This 1 Move Could Add Nearly $5 Billion to Amazon’s Bottom Line in 2024, According to a Wall Street Analyst

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Amazon (NASDAQ: AMZN) Prime is making a big change to its membership later this month, and while some members might not like it, investors should love it.

Starting on Jan. 29, Prime Video subscribers will start seeing ad breaks in the middle of their favorite shows like Jack Ryan and The Lord of the Rings: The Rings of Power. If they don’t want to see ads, Amazon will offer the chance to upgrade Prime subscriptions to an ad-free tier for $2.99 per month.

The move follows similar ad-tier introductions from Disney (NYSE: DIS) and Netflix (NASDAQ: NFLX). Both said they’ve seen a lot of success with their ad-supported tiers, and Bank of America analyst Justin Post thinks Amazon can see comparable benefits. He estimates the change will add $4.8 billion in revenue for Amazon between the higher-priced tier and additional ad revenue. And since the marginal cost of introducing ads to Prime Video is minimal, almost all of that will flow to Amazon’s bottom line.

Here’s what investors can expect when Amazon introduces ads in Prime Video.

A family in the living room with a TV displaying an Amazon Fire TV homescreen.

Image source: Amazon.

The undeniable success of ad-supported streaming

The big media companies have been making their ad-supported tiers more and more attractive to consumers over the last year.

Amazon is following the same pricing strategy Disney adopted when it introduced its ad-supported tier for Disney+ in 2022. If subscribers didn’t want to pay an extra $3 per month, they could pay the same price they had been and sit through a few ads. Last year, Disney raised prices again, but only on the ad-free versions of its streaming services.

Netflix introduced a low-priced ad-supported version of its service in late 2022. Subsequently, it removed the ability to sign up for its basic ad-free plan and raised the price on ad-supported plan for existing subscribers.

The move points to a clear preference for streaming services to push consumers to their ad-supported tier. Disney CEO Bob Iger told analysts as much during last year’s second-quarter earnings call. He’d much rather have subscribers sign up for the ad-supported tier, “the obvious reason [being] because the ARPU potential of the ad service Disney+.”

Netflix is seeing a lot of success generating ad revenue, too. In its first-quarter earnings report last year, the company said its ad-supported tier generated more revenue per account than its standard subscription plan, which charged $8.50 more per month. And that was in the middle of a weak advertising market.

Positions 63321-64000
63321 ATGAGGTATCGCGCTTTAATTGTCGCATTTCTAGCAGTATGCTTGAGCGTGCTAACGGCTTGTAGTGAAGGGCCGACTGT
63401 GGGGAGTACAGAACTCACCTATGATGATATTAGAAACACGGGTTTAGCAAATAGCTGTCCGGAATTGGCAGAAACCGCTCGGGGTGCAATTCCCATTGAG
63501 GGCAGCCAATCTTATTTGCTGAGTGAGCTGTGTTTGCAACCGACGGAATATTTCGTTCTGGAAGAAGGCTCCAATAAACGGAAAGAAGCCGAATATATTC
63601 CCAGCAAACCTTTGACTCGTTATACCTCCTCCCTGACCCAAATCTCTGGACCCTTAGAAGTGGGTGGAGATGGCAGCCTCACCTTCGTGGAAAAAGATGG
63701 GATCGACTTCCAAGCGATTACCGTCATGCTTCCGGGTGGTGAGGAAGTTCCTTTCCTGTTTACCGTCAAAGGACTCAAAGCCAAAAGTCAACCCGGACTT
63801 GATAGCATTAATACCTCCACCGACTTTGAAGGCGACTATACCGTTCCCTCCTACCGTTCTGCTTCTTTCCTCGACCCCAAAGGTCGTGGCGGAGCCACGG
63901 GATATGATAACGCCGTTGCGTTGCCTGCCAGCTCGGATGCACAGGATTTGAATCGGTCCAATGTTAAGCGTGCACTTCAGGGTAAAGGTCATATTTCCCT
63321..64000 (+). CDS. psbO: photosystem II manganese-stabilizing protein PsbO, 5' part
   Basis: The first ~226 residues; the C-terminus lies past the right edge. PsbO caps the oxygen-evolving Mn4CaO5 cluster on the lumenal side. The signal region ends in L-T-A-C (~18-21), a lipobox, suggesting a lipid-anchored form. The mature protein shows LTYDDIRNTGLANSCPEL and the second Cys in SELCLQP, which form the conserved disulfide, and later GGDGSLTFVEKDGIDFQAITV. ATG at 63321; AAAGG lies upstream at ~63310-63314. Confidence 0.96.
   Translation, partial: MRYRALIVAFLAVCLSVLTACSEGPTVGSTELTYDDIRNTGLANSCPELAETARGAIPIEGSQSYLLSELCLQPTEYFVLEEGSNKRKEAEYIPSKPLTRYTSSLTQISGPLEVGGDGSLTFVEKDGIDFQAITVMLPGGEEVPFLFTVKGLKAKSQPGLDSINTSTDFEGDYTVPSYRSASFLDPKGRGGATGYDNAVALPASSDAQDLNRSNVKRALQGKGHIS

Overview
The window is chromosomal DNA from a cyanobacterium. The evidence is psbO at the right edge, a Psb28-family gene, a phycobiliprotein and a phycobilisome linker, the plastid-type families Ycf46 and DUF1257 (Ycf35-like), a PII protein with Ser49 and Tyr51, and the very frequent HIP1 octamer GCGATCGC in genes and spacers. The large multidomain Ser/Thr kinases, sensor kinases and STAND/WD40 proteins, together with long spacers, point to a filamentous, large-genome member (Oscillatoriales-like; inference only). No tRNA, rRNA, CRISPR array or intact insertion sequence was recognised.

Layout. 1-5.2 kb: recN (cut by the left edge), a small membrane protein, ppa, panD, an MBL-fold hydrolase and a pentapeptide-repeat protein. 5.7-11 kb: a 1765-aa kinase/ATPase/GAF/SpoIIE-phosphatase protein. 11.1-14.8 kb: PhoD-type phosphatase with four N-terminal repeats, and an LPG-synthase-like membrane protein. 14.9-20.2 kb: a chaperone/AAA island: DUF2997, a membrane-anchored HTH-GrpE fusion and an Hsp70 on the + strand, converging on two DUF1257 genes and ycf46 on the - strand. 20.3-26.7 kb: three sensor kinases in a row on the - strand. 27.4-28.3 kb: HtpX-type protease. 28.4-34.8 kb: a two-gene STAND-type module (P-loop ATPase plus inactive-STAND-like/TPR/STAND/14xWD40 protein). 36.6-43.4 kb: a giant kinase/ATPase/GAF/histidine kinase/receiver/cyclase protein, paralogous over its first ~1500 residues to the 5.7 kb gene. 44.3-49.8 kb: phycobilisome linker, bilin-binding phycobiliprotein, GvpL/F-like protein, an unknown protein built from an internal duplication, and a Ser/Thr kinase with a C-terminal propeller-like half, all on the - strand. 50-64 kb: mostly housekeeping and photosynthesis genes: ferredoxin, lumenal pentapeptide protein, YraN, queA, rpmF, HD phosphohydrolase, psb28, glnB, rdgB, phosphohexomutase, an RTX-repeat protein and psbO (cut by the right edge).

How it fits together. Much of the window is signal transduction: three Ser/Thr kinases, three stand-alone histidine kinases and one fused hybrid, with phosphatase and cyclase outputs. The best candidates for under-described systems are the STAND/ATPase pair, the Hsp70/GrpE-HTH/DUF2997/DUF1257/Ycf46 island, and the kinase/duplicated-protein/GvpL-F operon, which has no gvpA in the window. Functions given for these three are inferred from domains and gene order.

Amazon will attempt to capture that massive upside of advertising by defaulting subscribers to the ad-supported tier. That could result in a huge new audience for advertisers when the company flips the switch on the ad tier. And it could be a massive benefit for investors.

Just how big is the opportunity for Amazon?

Post breaks down his analysis of the Prime Video advertising opportunity simply.

He thinks 70% of Amazon’s 150 million Prime Video viewers won’t do a thing with their subscription. They’ll accept the ads in exchange for not having to pay anything more per month for Prime (or go through the hassle of changing their subscription). The other 30% — 45 million people — will pay the extra $2.99 per month.

Importantly, the cost for Amazon to implement the new ad-supported tier is minimal. Amazon already has a massive advertising business that brought in more than $43 billion over the previous 12 months through the third quarter of last year. It also already has limited advertising in Prime Video during its sports broadcasts like Thursday Night Football. In other words, all the infrastructure is in place for the company to sell and deliver a lot of advertising for Prime Video.

So practically all of that additional revenue will flow to Amazon’s operating income. Post points out that should further boost Amazon’s operating margin, which is already approaching recent highs. He believes the Prime video changes could add another 50 basis points to Amazon’s North American operating margin.

Amazon’s stock climbed higher in 2023 on the back of beating Wall Street’s earnings expectations in each of the first three quarters of the year. If Post is right about the impact of advertisements in Prime Video, it could result in another earnings beat and drive the stock higher still.

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John Mackey, former CEO of Whole Foods Market, an Amazon subsidiary, is a member of The Motley Fool’s board of directors. Bank of America is an advertising partner of The Ascent, a Motley Fool company. Adam Levy has positions in Amazon, Netflix, and Walt Disney. The Motley Fool has positions in and recommends Amazon, Bank of America, Netflix, and Walt Disney. The Motley Fool has a disclosure policy.

This 1 Move Could Add Nearly $5 Billion to Amazon’s Bottom Line in 2024, According to a Wall Street Analyst was originally published by The Motley Fool

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